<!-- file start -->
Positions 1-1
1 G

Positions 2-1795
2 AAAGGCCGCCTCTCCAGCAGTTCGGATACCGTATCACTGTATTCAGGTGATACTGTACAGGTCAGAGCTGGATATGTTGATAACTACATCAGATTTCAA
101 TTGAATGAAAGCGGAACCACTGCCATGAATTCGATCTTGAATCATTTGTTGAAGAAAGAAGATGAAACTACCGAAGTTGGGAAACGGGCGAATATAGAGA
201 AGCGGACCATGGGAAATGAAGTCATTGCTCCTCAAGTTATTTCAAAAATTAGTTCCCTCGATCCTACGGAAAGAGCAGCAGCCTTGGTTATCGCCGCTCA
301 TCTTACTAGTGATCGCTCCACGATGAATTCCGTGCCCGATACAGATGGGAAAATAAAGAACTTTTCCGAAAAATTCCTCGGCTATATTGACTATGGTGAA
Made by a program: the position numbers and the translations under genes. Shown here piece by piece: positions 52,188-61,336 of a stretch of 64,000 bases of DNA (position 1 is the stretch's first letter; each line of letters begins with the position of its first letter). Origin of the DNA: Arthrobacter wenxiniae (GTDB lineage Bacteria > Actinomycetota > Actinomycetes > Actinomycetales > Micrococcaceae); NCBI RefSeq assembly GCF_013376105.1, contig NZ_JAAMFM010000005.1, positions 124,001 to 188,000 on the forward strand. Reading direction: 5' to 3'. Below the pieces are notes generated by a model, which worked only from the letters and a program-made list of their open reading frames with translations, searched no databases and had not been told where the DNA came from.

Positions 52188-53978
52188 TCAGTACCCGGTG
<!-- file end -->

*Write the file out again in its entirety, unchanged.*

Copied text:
Positions 1-1
1 G

Positions 2-1795
2 AAAGGCCGCCTCTCCAGCAGTTCGGATACCGTATCACTGTATTCAGGTGATACTGTACAGGTCAGAGCTGGATATGTTGATAACTACATCAGATTTCAA
101 TTGAATGAAAGCGGAACCACTGCCATGAATTCGATCTTGAATCATTTGTTGAAGAAAGAAGATGAAACTACCGAAGTTGGGAAACGGGCGAATATAGAGA
201 AGCGGACCATGGGAAATGAAGTCATTGCTCCTCAAGTTATTTCAAAAATTAGTTCCCTCGATCCTACGGAAAGAGCAGCAGCCTTGGTTATCGCCGCTCA
301 TCTTACTAGTGATCGCTCCACGATGAATTCCGTGCCCGATACAGATGGGAAAATAAAGAACTTTTCCGAAAAATTCCTCGGCTATATTGACTATGGTGAA
Made by a program: the position numbers and the translations under genes. Shown here piece by piece: positions 52,188-61,336 of a stretch of 64,000 bases of DNA (position 1 is the stretch's first letter; each line of letters begins with the position of its first letter). Origin of the DNA: Arthrobacter wenxiniae (GTDB lineage Bacteria > Actinomycetota > Actinomycetes > Actinomycetales > Micrococcaceae); NCBI RefSeq assembly GCF_013376105.1, contig NZ_JAAMFM010000005.1, positions 124,001 to 188,000 on the forward strand. Reading direction: 5' to 3'. Below the pieces are notes generated by a model, which worked only from the letters and a program-made list of their open reading frames with translations, searched no databases and had not been told where the DNA came from.

Positions 52188-53978
52188 TCAGTACCCGGTG